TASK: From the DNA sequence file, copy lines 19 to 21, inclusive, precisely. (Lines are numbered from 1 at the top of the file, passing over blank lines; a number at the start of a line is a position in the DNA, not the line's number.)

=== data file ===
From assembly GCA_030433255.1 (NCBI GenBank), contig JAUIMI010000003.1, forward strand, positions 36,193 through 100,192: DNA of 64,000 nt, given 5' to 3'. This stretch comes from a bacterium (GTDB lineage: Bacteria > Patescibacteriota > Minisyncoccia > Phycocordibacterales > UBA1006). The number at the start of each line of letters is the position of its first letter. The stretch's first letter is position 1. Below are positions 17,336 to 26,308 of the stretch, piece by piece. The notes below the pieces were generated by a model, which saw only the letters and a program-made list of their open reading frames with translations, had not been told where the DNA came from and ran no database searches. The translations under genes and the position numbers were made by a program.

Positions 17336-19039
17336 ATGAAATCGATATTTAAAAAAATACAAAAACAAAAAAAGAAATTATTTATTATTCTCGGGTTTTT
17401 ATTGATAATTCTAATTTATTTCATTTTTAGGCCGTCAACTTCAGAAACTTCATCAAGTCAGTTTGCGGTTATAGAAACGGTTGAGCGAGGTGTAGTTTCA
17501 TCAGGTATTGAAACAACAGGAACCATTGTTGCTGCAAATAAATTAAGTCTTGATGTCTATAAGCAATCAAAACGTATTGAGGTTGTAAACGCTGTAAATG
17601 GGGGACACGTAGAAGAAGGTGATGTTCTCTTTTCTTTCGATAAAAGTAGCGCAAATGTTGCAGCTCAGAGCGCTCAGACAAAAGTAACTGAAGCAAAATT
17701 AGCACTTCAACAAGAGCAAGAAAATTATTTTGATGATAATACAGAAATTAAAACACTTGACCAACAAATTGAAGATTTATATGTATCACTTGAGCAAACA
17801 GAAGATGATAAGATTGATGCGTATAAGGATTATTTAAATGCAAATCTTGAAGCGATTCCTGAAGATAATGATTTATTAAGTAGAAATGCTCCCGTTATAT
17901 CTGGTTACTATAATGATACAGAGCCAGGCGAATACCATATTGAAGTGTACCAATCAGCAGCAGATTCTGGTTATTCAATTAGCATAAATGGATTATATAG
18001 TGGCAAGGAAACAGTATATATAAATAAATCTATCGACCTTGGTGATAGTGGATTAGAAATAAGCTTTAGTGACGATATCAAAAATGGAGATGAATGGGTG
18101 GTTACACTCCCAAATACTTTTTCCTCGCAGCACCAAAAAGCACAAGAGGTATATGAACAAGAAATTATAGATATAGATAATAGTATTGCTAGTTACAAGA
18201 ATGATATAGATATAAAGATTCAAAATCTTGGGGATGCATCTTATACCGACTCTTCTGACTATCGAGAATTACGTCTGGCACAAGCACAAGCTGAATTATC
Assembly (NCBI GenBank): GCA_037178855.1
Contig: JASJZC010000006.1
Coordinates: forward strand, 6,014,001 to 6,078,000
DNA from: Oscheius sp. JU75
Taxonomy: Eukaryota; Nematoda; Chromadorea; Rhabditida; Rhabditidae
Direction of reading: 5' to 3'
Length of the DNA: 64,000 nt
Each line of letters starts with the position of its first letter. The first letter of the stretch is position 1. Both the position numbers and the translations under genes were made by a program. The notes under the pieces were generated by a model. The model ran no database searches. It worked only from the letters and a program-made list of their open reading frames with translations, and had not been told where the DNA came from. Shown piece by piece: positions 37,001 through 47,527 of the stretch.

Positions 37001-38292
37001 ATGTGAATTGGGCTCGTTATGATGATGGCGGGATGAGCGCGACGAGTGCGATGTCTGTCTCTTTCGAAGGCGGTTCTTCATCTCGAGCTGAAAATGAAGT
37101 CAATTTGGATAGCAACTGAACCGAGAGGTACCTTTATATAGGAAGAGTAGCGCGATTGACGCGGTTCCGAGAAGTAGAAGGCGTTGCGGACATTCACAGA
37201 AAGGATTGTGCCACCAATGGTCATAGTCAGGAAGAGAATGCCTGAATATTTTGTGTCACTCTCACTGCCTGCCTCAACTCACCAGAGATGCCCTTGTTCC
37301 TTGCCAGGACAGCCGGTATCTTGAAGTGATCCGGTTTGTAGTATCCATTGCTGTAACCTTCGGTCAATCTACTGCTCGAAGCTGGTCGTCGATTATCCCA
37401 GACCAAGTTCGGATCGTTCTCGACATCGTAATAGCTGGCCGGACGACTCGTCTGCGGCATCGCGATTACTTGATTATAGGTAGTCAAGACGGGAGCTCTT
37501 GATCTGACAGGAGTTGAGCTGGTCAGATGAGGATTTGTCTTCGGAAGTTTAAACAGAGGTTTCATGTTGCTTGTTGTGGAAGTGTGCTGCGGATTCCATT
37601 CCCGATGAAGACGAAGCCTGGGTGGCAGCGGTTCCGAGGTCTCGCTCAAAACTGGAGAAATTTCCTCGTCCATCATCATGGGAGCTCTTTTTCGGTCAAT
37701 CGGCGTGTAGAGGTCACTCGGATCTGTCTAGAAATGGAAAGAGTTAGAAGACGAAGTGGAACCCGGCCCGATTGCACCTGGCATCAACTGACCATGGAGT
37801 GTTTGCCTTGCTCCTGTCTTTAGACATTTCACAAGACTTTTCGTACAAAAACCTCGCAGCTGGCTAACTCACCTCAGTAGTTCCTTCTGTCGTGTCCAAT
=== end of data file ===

Length of the DNA: 64,000 nt
Each line of letters starts with the position of its first letter. The first letter of the stretch is position 1. Both the position numbers and the translations under genes were made by a program. The notes under the pieces were generated by a model. The model ran no database searches. It worked only from the letters and a program-made list of their open reading frames with translations, and had not been told where the DNA came from. Shown piece by piece: positions 37,001 through 47,527 of the stretch.

Positions 37001-38292